Brave Boks and Lions battle the relentless burden of life in a bio-bubble

The British and Irish Lions’ tour of South Africa in 2021 is unique in that the battle is not only between the hosts and the touring team, over eight matches or three tests, but also against the reality of the life in a “bio-bubble”, which, although necessary, completely changes the fundamental characteristics of a tour, writes Mark Keohane.

The word “bio-bubble” has become common in sports over the past year or so, but I don’t think fans will ever get a feel for the sacrifice and mental stresses that come with living in a “bio-bubble”.

I certainly didn’t understand how restrictive the world was until I helped create an edit magazine on the dos and don’ts for players involved in the British & eight-game tour. Irish Lions in South Africa, which started on Saturday. evening at Emirates Airline Park in Johannesburg with a 56-14 victory.

The planning that has gone into securing a bio-bubble environment cannot be overstated. Attention to detail, unboxing all possible Covid-related scenarios and, in the case of the tour, every bus ride from the team’s hotel to the training venue and to the match venue, and the character daily operational life in the bio-bubble, is so foreign to the layman.

South Africans can understand being in Covid Level 5 lockdown and the emotional strain of that lack of movement, a chained sense of everything and the robotic nature of its existence.

Now take that level 5 lockdown and double it, triple it, or even quadruple it, because what the Lions and Springbok players will be going through over the next six weeks will test the mental resolve of each individual and member of the leadership like they have never been tested. a rugby field.

Kock cricketer Proteas Quinton has spoken in recent weeks about the stress of living in a sports bubble.

De Kock, who stepped down as Proteas captain and made time for the game, was in mind-blowing form for the Proteas on the tour of the West Indies, and he said he never resigned at because of the demands of leadership, but more because of a struggle to cope with life in this sports bio-bubble.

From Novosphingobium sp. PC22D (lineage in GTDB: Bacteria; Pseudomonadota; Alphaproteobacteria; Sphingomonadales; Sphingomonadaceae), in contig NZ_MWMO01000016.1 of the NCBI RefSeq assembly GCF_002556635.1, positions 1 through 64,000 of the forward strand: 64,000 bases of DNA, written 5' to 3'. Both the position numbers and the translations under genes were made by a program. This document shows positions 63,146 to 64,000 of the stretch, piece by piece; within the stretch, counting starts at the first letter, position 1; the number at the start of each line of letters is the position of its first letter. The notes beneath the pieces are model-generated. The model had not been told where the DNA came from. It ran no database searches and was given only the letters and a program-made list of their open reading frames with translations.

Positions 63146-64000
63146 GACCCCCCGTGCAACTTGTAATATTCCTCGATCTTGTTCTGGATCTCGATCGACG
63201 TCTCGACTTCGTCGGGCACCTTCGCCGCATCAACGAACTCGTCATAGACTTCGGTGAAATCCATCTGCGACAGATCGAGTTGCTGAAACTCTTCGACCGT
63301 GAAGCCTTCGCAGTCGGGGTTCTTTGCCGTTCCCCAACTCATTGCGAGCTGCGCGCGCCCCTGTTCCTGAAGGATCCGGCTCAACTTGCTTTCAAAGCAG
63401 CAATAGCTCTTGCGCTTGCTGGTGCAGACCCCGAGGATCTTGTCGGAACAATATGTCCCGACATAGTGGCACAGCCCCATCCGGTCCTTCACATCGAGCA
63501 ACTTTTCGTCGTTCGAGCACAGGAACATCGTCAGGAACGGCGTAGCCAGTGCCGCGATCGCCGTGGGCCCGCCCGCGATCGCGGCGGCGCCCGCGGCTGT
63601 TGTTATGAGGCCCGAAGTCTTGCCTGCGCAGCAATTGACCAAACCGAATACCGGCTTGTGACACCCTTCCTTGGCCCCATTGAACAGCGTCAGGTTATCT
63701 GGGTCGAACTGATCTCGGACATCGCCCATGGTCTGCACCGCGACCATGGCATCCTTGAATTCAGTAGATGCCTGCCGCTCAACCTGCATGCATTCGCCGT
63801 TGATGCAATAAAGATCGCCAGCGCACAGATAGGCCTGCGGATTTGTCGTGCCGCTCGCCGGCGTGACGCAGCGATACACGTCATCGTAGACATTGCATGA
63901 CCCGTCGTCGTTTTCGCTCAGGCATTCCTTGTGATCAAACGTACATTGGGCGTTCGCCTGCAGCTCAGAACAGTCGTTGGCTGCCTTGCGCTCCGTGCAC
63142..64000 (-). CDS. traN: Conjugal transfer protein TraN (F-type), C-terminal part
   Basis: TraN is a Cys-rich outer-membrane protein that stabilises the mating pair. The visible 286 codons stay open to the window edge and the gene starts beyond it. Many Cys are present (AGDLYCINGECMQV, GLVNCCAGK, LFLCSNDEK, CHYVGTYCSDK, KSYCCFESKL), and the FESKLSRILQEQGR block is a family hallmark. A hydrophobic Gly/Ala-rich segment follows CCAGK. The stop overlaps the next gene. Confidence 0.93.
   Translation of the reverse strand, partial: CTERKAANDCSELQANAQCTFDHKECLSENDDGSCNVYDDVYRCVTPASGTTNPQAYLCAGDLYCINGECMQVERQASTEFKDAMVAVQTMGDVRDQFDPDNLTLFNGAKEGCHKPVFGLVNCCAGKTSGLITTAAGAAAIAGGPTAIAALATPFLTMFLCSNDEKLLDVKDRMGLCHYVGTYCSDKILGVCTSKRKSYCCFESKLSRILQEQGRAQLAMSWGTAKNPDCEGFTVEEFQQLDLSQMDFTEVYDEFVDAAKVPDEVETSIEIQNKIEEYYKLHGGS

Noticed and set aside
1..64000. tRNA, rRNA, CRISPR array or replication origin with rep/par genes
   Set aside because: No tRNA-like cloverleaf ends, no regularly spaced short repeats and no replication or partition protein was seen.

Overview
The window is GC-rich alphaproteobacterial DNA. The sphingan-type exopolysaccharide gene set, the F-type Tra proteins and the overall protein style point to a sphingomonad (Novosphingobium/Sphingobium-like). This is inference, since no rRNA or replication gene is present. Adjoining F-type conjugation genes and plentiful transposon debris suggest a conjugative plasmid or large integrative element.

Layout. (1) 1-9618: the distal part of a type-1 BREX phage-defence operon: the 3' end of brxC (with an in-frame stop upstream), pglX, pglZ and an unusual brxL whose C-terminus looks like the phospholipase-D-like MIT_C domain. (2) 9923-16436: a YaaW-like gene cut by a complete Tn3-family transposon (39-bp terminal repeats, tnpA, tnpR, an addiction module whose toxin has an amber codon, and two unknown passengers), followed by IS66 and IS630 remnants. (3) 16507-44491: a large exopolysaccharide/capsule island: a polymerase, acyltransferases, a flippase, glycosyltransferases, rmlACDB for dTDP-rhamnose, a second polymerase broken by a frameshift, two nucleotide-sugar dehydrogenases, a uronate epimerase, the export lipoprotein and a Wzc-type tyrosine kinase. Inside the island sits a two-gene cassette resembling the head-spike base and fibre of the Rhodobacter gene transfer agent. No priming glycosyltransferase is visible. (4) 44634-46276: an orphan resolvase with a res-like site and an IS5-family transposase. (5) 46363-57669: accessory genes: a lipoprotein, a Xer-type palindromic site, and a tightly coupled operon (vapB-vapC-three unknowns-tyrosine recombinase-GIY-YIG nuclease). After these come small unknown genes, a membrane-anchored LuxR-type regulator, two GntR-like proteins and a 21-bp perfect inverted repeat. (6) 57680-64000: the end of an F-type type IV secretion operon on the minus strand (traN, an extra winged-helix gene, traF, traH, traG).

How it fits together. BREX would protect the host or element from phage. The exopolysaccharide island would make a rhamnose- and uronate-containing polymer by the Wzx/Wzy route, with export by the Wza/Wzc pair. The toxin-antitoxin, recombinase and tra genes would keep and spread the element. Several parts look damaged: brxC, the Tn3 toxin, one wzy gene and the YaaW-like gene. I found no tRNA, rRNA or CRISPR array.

De Kock’s personality, like so many others in sports, is not geared towards restriction and robotic routine, in which there is no escape and interaction or social engagement.

It was 20 months between test matches for the Springboks, who faced Georgia in Pretoria last Friday night, but the victory for Siya Kolisi and her world champion Springboks was not in the result but in it. what players have already survived through bio. -bubble. Greet Siya and your Boks. Greet Conor Murray and your British and Irish Lions.

Any player who is a part of this series has made the most incredible sacrifice to be somehow a prisoner of the profession they have chosen and as supporters of the game there must be gratitude on the part of those in the game. ‘between us who are entitled to a test match and there must be be aware of what each player will be up against each day they wake up in the bio-bubble.

Paddy Upton, a professional cricketer coach but more renowned for his work with athletes as a mental conditioning coach, spoke about the education required to reduce mental strain on players and the long term effects this could have on the athletic careers of those who have spent long periods of the year in these biobubbles, which confine players and athletes to hotel rooms.